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DHS/IAIP Daily Open Source Infrastructure Report

Published in PDF form, it's a daily [Monday through Friday] summary and assessment of open-source published information concerning significant critical infrastructure issues. Each Daily Report is divided by the critical infrastructure sectors and key assets defined in the National Strategy for the Physical Protection of Critical Infrastructures and Key Assets.

You can find it at


Today's Cyber-Security Bulletin

Today's Cyber Security Bulletin from CERT suggests if you use Firefox and have not upgraded to version 1.02, you are at high risk. See this link for details. So, update your Firefox, already!

Then, browse through the extensions , which customize and enhance Firefox. Adblock is worth its weight in gold-pressed latinum, as it lets you block all ads from a source, by substituting * after the '.com/' in the URL of the ad you're blocking. It takes a very short time to train your Firefox to ignore ads, but once it does, it's almost as much fun as the 30-sec fast-forward button on my DISHplayer PVRs.


Rant regarding clueless journalist

With all due respect, the National Journal piece "Spectrum Wars" which Dan Gilmour sent to BoingBoing, and which was titled at BoingBoing 'How HDTV killed firefighters, birthed the Broadcast Flag, and screwed America' is (stating things politely) over the top; or, as Col. Sherman T. Potter, USAMC would say, "MULEFEATHERS!"
'Adding to the mounting pressure on broadcasters is the fact that police and fire departments cannot communicate effectively in emergencies.'

That is NOT due to the lack of spectrum made available to them. Forex: The NYPD did an excellent job of communicating on 9-11; the NYFD did not. Same hardware, same software, but very different wetware. It's been well documented that the problem is not missing bandwidth, but systems which are not interoperable.

The NYFD was a 'walled garden', the 'AOL' of emergency communications, and did not interoperate well. Brave men and women led by ignorant, incompetent and don't-care-I-got-my-pension management. Wrapping this issue in the bloody flag of 9-11 is extremely poor taste.

Yesterday's tsunami underscores this. Before the Big Drown three months ago, the leadership of the Pacific Rim nations of SE Asia could not give a hoot about the tsunami data Uncle Sucker and Nippon could give them to save the lives of their folks, data we've made freely availble since 1946. Yes, 1946. This time, they Found a Clue, and actually decided to listen to us when there was another tsunami-inducing quake.

There are oodles of interagency frequencies available at any time to communicate in the US, (e.g., NPSPAC, among others, rarely used) but the problem is those frequencies requires the dispatchers and first responders to USE THEIR BRAINS. That is *not* a criticism of the front line folks, those up on the pointy end of things, but it savagely critiques the training and procedures provided to them.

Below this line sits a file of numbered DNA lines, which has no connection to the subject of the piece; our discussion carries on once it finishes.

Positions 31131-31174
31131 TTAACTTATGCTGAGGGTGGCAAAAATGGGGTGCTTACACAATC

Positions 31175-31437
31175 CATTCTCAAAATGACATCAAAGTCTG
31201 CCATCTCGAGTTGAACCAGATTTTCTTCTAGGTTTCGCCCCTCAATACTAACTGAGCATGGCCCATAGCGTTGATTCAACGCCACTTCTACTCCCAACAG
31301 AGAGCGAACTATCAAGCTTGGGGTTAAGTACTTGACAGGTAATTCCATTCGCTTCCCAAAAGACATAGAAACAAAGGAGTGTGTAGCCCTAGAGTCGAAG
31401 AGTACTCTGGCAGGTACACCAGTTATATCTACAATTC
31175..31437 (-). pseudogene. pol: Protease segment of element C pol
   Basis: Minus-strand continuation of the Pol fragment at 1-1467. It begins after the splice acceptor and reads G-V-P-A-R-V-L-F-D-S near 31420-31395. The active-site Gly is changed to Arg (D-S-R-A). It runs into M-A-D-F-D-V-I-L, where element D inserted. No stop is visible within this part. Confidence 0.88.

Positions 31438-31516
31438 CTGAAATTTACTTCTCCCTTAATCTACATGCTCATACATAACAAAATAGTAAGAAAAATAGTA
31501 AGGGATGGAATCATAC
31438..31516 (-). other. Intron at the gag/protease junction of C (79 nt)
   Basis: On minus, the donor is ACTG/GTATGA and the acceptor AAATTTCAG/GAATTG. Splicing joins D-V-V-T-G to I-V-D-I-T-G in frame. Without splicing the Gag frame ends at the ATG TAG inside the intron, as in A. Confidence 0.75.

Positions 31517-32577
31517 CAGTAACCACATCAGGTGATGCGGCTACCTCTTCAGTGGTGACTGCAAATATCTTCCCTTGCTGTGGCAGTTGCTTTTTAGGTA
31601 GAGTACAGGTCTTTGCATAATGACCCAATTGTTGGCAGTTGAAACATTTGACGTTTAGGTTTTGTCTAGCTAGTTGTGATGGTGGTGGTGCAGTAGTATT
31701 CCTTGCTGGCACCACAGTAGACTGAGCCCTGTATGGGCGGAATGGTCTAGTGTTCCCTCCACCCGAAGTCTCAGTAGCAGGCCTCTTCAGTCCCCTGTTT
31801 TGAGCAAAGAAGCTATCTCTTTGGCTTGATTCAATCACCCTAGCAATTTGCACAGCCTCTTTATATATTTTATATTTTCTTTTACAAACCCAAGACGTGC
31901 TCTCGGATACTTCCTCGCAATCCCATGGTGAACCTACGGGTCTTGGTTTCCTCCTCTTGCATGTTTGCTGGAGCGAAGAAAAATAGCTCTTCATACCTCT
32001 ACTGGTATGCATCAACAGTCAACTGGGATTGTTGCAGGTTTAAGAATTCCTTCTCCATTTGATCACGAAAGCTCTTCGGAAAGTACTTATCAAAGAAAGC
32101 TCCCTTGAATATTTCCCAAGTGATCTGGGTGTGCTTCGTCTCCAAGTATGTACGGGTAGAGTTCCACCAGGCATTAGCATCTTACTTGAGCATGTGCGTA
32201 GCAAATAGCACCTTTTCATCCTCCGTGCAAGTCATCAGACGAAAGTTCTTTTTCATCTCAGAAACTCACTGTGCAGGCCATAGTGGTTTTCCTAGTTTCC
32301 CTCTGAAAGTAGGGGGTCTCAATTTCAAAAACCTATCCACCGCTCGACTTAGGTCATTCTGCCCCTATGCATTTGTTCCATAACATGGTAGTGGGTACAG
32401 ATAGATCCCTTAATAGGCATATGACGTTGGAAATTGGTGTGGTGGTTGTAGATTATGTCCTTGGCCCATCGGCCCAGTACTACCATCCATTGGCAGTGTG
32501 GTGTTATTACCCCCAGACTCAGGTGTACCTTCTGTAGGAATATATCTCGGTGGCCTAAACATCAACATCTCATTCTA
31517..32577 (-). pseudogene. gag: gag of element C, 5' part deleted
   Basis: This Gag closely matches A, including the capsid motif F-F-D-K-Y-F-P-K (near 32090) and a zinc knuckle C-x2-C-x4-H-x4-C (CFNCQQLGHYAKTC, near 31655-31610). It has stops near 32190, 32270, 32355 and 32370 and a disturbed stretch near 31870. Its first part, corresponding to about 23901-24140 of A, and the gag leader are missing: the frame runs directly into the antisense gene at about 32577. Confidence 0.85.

Crisis makes stress. Stress keeps you from innovating, of finding new ways to solve problems. In crisis, therefore, first responders need to have been trained IN ADVANCE, in situations which at least approximate what they're facing, how to use the interagency frequencies.

Managers need to demand this training. Leadership needs to demand interband repeaters and bridges, not only towerside but mobile repeaters and bridges on-scene, so Fred Firefighter can talk to Charlene Constable and Eddie EMT *without thinking about changing channels*.

We don't need to shuffle bandwidth to provide the emergency services what they need. We need the leadership to better manage what they have. Simply giving them bandwidth has not yet solved the problem, and giving them more will not solve it any better.

You fight the way you train; piss-poor preparation presages pitiful performance.

Go ask a firefighter. Go ask a cop. Go ask an EMT.
Go ask someone who knows something, not a journalist.


Reboot That Car!

The RISKS Digest is always worth reading, and today is no exception. The #3 and #4 articles both deal with insecure and faulty software in cars, which the NY Times says accounts for 20% of all warranty repairs nowadays.

This reinforces the accounts of the Blue Windshield of Death reported here last year.


Patch day for 98, 98SE & ME | Service Pack Linux

Using Windows 98, 98SE or ME? You're not alone, as IDIC is reported to say 21% of all Windows PCs still run these older versions.

If you are, then you'd better make sure you've updated. Microsoft posted security patches on Patch Tuesday. IMHO, those should be installed.

I was using 98SE... until my PC failed. Windows Recovery didn't recover. Weary of the entire flippin' mess, I changed to Xandros, a well-received version (or 'distro') of Linux. There are some possible shortcoming in the support for major organizations, but, I installed it, I dodn't have to know a lot about what I was doing, and it connected to my wife's Windows XP PC and our cable modem just fine.

I did have to take it to a Linux guru to get one little fussy thing working right. But, Linux gurus are easy to find, with a lot of volunteers to help new users for free.

But, it works well, Firefox and Thunderbird not only install OK but read in my old profiles so I didn't lose bookmarks or e-mail, has a decent replacement for Word and Excel, and if I ever find anything I have to have Microsoft-branded Word or Excel, I can install it, along with a lot of other Windows programs, by upgrading to the Deluxe Edition with Crossover Office. And, it was a free download. I'm Scots enough to find Free to be a very good price.